[29] FishbainDA, ColeB, LewisJ, RosomoffHL, RosomoffRSWhat percentage of chronic nonmalignant pain patients exposed to chronic opioid analgesic therapy develop abuse/addiction and/or aberrant drug-related behaviors? A structured evidence-based reviewPain Med 2008; 9: 444–59.
[30] GourlayDL, HeitHA, AlmahreziA.Universal precautions in pain medicine: a rational approach to the treatment of chronic pain. Pain Med 2005; 6: 107–12.
[31] McCleaneG.Antidepressants as analgesics. CNS Drugs 2008; 22: 139–56.
[32] JacksonJL, ShimeallW, SessumsL, et al. Tricyclic antidepressants and headaches: systematic review and meta-analysis. BMJ 2010; 20: c5222.
[33] SmithermanTA, WaltersAB, MaizelsM, PenzienDBThe use of antidepressants for headache prophylaxisCNS Neurosci therape 2011; 17: 462–9.
[34] AdelmanLC, AdelmanJU, Von SeggernR, MannixLKVenlafaxine extended release (XR) for the prophylaxis of migraine and tension-type headache: A retrospective study in a clinical setting. Headache 2000; 40: 572–80.
[35] BellinghamGA, PengPWDuloxetine: a review of its pharmacology and use in chronic pain management. Reg Anesth Pain Medi 2010; 35: 294–303.
[36] D’AmicoD.Antiepileptic drugs in the prophylaxis of migraine, chronic headache forms and cluster headache: a review of their efficacy and tolerability. Neurol Scie 2007; 28: S188–97.
[37] National Center for Complementary and Alternative Medicine Bethesda (MD): National Institutes of Health; 2011 updated 2011 Jun 20; cited 2010 Dec 20.
[38] BarnesPM, BloomB, NahinRLComplementary and alternative medicine use among adults and children: United States, 2007. Nat Hlth Stati Rep 2008; 10: 1–23.
[39] WellsRE, BertischSM, BuettnerC, PhillipsRS, McCarthyEPComplementary and alternative medicine use among adults with migraines/severe headachesHeadache, 2011; 51: 1087–97.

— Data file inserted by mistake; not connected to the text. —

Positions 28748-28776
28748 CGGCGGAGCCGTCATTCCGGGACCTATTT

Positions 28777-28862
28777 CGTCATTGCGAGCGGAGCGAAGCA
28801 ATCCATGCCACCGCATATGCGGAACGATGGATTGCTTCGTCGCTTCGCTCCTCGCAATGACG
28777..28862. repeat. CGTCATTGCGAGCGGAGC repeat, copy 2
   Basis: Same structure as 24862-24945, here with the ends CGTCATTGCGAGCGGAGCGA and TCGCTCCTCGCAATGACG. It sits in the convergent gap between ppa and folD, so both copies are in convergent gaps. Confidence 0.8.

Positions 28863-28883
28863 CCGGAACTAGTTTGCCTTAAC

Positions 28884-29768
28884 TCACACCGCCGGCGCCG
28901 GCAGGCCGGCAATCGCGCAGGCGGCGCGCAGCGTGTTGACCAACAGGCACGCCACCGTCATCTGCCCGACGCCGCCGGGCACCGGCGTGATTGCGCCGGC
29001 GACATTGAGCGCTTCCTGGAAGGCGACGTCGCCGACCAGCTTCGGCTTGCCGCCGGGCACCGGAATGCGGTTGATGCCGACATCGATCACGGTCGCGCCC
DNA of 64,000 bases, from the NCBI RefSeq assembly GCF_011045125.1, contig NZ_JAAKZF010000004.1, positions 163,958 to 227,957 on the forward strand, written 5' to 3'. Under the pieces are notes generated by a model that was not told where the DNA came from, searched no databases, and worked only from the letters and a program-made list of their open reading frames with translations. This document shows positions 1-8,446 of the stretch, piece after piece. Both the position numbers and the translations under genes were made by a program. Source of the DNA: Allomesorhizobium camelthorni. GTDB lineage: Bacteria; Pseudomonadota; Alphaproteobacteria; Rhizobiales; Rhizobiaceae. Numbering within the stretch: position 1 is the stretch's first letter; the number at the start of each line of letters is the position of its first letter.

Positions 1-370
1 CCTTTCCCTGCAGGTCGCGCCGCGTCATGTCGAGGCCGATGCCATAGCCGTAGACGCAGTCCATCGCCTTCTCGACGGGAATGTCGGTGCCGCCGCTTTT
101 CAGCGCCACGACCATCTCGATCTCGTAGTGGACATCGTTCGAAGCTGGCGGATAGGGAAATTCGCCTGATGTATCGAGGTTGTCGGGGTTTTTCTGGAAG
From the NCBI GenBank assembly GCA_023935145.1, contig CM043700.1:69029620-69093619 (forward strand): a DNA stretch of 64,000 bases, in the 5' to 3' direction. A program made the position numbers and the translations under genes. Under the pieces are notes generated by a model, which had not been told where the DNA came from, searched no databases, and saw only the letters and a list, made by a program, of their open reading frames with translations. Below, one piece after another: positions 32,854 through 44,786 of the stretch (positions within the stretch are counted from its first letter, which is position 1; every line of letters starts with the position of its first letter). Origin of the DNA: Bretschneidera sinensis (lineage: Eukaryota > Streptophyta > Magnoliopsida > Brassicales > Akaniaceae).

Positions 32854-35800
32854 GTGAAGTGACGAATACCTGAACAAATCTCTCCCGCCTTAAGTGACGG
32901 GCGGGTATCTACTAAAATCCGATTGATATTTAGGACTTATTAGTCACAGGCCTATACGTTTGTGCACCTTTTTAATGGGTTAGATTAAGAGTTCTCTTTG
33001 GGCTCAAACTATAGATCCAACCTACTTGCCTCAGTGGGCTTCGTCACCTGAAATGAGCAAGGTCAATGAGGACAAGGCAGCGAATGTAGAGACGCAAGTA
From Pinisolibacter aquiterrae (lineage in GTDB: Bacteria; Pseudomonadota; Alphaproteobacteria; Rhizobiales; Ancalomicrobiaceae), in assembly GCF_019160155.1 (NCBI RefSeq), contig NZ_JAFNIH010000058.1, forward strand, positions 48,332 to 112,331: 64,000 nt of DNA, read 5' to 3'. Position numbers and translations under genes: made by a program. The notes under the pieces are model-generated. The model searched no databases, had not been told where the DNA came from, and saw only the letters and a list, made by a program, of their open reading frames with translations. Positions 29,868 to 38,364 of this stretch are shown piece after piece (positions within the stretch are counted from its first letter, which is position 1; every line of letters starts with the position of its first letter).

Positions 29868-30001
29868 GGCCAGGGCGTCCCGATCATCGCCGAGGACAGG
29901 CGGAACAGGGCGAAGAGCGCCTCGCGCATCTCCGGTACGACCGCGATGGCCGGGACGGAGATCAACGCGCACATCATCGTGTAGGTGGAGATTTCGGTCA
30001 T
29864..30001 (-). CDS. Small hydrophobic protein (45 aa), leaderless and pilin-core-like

[40] SöderbergEI, CarlssonJY, Stener-VictorinE, DahlöfCSubjective well-being in patients with chronic tension-type headache: effect of acupuncture, physical training, and relaxation training. Clin J Pain 2011; 27: 448–56.
[41] EscobarJI, ManuP, MatthewsD, LaneT, SwartzM, CaninoGMedically unexplained physical symptoms, somatization disorder and abridged somatization: studies with the Diagnostic Interview Schedule. Psychiatric Dev 1989; 7(3):235–45.
[42] RadatF, MilowskaD, ValadeD. Headaches secondary to psychiatric disorders (HSPD): a retrospective study of 87 patientsHeadache 2011; 51: 789–95.
[43] KatoK, SullivanPF, Pedersen NL Latent class analysis of functional somatic symptoms in a population-based sample of twins. J Psychosom Res 2010; 68: 447–53.
[44] KronkeK, SpitzerRL, WilliamsJBW, et al. Physical symptoms in primary care: predictors of psychiatric disorders and functional impairment. Arch Fam Med 1994; 3: 774–9.
[45] SmithGR, Jr., MonsonRA, RayDC.Psychiatric consultation in somatization disorder. A randomized controlled study. N Engl J Med 1986; 314: 1407–13.
[46] CreedF, BarskyA. A systematic review of the epidemiology of somatization disorder and hypochondriasis. J Psychosom Res 2004; 56: 391–408.
[47] GreevenA, van BalkomAJ, VisserS, et al. Cognitive behavior therapy and paroxetine in the treatment of hypochondriasis: arandomized controlled trial. The Am J Psychiatry 2007; 164: 91–9.
[48] WalkerJ, VincentN, FurerP, CoxB, KjernistedK Treatment preference in hypochondriasis. J Behav Ther Expe Psychiatry 1999; 30: 251–8.
[49] ThomsonAB, Page LA Psychotherapies for hypochondriasis. Cochrane Database Syst Rev 2007; 17:CD006520.
[50] KanaanRA, Wessely SC Factitious disorders in neurology: an analysis of reported casesPsychosomatics 2010; 51: 47–54.
[51] SolomonS, LiptonRBHeadaches and face pains as a manifestation of Munchausen syndromeHeadache 1999; 39: 45–50.
[52] ReichP, GottfriedLA.Factitious disorders in a teaching hospital. Ann Intern Med 1983; 99: 240–7.
[53] KwanP, LynchS, DavyA.Munchausen’s syndrome with concurrent neurological and psychiatric presentationsJ Roy Soc Med 1997; 90: 83–5.
[54] YassaR.Munchausen’s syndrome: a successfully treated case. Psychosomatics 1978; 19: 242–3.
[55] RogersRDevelopment of a new classificatory model of malingeringBull Am Acade Psychiatry Law 1990; 18: 323–33.
[56] BerryTR, NelsonNWDSM V and malingering : a modest proposal. Psychol Injury Law 2010; 3, 295–303.
[57] FishbainDA, CutlerR, RosomoffHL, RosomoffRSChronic pain disability exaggeration/malingering and submaximal effort research. Clin J Pain 1999; 15: 244–74.
[58] GreveKW, OrdJS, BianchiniKJ, CurtisKLPrevalence of malingering in patients with chronic pain referred for psychologic evaluation in a medico-legal contextArch Phys Med Rehab 2009; 90: 1117–26.
[59] MaizelsM, SmithermanTA, PenzienDB. A review of screening tools for psychiatric comorbidity in headache patientsHeadache 2006; 46 :S98–109.
[60] GoldbergD, GaskL, O’DowdT.The treatment of somatization: teaching techniques of reattribution. J Psychosom Res 1989; 33: 689–95.
[61] SumathipalaA.What is the evidence for the efficacy of treatments for somatoform disorders? A critical review of previous intervention studies. Psychosom Med 2007; 69: 889–900.